Education and knowledge are critical elements to empowering people and groups of people. Here are links to some additional sources for environmental information.
The research centers from Massachusetts Institute of Technology, University of Cincinnati, and University of Pennsylvania developed a three-part learning module in collaboration with their respective community groups and with governmental organizations and industries.
- Module 1 sets the stage with background descriptions of three sites having significant contaminant exposures to the community members.
- Module 2 offers guidance on forming community groups and on building respectful relationships.
- Module 3 provides useful information for governmental agencies and companies on approaches in creating productive engagements and building sustainable relationships.
Within the modules, there are interactive questions to prompt the viewer to make choices and thereby learn from these online experiences. Additionally, to make progress in handling of environmental problems, the university teams also identify several key strategies in this learning program.
Lead a workshop in your community using this webinar.
This webinar was designed to assist facilitators and others interested in leading workshops. It provides for a 30-minute familiarization preview, which includes a review of the navigation tools, as well as examples of the different kinds of activities available. These include short histories of three Superfund sites, follow-up questions for discussion, an articulate storyline scenario for making choices, simulating a family‘s experiences with a contaminate in their water supply, and a collection of interviews with community members from the three sites.
Importantly, the Lessons Learned resource includes advice for both government agencies and for companies who are responsible parties. Overall, the insights from this webinar will equip the listeners with the ability to use and disseminate the information to their respective communities. We recommend this webinar as a convenient tool for preparing instructors to lead class discussions and to share this resource with community members.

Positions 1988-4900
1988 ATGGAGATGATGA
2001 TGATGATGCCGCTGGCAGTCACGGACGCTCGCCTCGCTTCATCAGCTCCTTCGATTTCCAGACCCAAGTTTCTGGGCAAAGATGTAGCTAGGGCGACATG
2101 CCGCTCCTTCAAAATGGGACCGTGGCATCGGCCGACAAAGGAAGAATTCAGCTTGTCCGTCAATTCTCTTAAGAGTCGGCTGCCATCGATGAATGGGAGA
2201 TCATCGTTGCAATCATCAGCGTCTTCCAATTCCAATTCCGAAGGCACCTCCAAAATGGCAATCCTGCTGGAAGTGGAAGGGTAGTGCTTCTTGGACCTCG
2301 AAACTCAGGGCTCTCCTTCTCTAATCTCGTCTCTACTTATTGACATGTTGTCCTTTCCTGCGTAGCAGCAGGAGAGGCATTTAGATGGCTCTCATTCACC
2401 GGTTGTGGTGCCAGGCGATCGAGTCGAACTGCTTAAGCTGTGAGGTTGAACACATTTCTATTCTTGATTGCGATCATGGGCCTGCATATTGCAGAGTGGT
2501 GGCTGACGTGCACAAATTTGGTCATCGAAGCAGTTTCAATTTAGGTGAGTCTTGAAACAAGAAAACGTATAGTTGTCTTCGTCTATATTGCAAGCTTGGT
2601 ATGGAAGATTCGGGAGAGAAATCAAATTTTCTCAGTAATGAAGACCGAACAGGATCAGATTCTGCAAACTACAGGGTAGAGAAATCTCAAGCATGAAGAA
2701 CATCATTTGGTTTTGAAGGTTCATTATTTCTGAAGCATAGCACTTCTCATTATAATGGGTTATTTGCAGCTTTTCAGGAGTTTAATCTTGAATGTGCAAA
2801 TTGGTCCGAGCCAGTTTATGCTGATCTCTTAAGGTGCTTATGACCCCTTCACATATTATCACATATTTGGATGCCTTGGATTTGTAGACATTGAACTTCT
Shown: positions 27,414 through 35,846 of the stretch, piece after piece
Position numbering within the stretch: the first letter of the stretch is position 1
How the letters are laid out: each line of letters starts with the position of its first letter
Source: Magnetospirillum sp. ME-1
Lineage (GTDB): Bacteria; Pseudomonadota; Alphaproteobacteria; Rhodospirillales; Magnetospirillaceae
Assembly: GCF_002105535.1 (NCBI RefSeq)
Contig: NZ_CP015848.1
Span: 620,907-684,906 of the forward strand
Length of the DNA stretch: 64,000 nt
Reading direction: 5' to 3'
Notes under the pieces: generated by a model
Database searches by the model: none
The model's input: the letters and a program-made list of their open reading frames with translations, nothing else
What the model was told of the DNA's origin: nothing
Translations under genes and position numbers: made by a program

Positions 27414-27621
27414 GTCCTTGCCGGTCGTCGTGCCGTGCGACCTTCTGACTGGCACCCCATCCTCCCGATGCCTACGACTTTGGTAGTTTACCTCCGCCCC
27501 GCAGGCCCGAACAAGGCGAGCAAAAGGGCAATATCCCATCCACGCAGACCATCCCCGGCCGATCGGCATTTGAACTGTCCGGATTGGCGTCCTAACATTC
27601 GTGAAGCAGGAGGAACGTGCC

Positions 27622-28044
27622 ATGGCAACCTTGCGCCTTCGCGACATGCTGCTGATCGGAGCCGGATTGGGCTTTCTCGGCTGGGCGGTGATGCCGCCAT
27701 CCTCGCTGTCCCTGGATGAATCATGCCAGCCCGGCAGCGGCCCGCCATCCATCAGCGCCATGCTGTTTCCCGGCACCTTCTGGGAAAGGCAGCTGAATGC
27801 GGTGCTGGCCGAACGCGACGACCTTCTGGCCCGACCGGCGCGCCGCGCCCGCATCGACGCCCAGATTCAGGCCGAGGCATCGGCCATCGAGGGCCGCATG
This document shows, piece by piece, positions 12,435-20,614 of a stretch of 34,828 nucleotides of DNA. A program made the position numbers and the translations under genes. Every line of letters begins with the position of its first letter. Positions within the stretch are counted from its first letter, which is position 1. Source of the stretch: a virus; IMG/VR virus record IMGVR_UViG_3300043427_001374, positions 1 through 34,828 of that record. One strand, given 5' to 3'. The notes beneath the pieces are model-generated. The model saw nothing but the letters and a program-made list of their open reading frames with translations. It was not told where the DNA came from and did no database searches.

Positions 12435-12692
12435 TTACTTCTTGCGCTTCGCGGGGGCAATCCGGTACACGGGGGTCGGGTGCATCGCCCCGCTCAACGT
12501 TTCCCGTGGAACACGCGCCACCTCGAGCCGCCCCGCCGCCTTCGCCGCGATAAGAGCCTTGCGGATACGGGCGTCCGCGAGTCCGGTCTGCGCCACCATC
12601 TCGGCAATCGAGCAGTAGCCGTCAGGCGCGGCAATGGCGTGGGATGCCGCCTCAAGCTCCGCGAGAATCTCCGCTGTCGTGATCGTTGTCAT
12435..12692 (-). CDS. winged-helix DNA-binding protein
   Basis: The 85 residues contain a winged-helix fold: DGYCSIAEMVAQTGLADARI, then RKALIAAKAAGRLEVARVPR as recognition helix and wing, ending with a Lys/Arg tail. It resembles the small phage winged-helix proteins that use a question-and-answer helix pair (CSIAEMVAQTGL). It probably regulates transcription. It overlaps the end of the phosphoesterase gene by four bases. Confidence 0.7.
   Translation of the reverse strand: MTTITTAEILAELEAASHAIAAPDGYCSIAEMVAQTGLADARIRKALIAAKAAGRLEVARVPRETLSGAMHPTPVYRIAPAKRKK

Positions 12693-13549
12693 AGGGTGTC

The Protein Sets offer students the ability to build and fold proteins, to learn about hydrophobic and hydrophilic interactions, to demonstrate all four levels of protein structure, and to create models of proteins they know like insulin, antibodies, and more.
In this set, the students can explore DNA and RNA nucleotide structure, practice both simple and advanced versions of replication, model mRNA transcription, and learn about DNA damage, mutations, repair, and more.
This set has all three kits (DNA/RNA, Protein, and tRNA). The students will be able to complete protein synthesis – transcribing a gene into mRNA, translating the mRNA into a protein chain, and folding the protein chain into a functional shape.
With the Biotechnology Pack, students use the DNA models to visualize and explore these basic concepts: restriction enzyme digestion, gel electrophoresis, PCR, DNA sequencing, and CRISPR-Cas9.
This unit is appropriate for ages 11 and older. The students are introduced to atoms, molecules, compounds, and mixtures, using LEGO™ bricks as atoms. Participating in a hands-on wet lab, students experience a chemical reaction, and then they can model the same reaction with LEGO™ bricks.
This lesson is appropriate for ages 11 and older. The students model the photosynthesis reaction with LEGO™ bricks by building the products from the reactants. Student start with carbon dioxide and water molecules and use them to create glucose and oxygen. Students can show how plants use glucose by modeling cellular respiration and by building starch and cellulose.
This lesson is appropriate for ages 11 and older. To better understand air and climate change, the program emphasizes the molecular composition of air. Using LEGO™ bricks as atoms, the students build a model of air as a mixture. Next, they model a combustion to see how burning fossil fuels adds carbon dioxide and other unhealthy pollutants into the air.
MIT Edgerton Center | Molecule Sets: MIT Edgerton Center | Molecule Sets: Understanding Oceans Lesson
This lesson is appropriate for ages 11 and older. Understanding Oceans has students model ocean acidification using LEGO™ bricks as atoms. The students also learn more about pH and how changes with the natural pH can lead to negative impacts.
With this set, it is possible to experience additional chemical reactions modeled with LEGO™ bricks. The students build the reactants and products using a layout mat.
- Epson salt and ammonia reaction mat
- Iron and oxygen reaction (rusting) mat
- Baking soda and vinegar reaction mat
- Trichloroethylene pollution cleanup mat
- Toxic mercury in our environment mat
- Vog (volcanic smog) mat
Using LEGO™ bricks as atoms offers tactile approaches to help people learn by visualizing key processes in environmental health sciences. These hands-on models are an inviting way to learn, even for those without a technical background. Because the colors of these model atoms are the standardized chemistry colors, young people learn the correct colors for the elements from the start. Another benefit is that some of the key concepts about molecules can be taught without having to explain the details of electron bonding.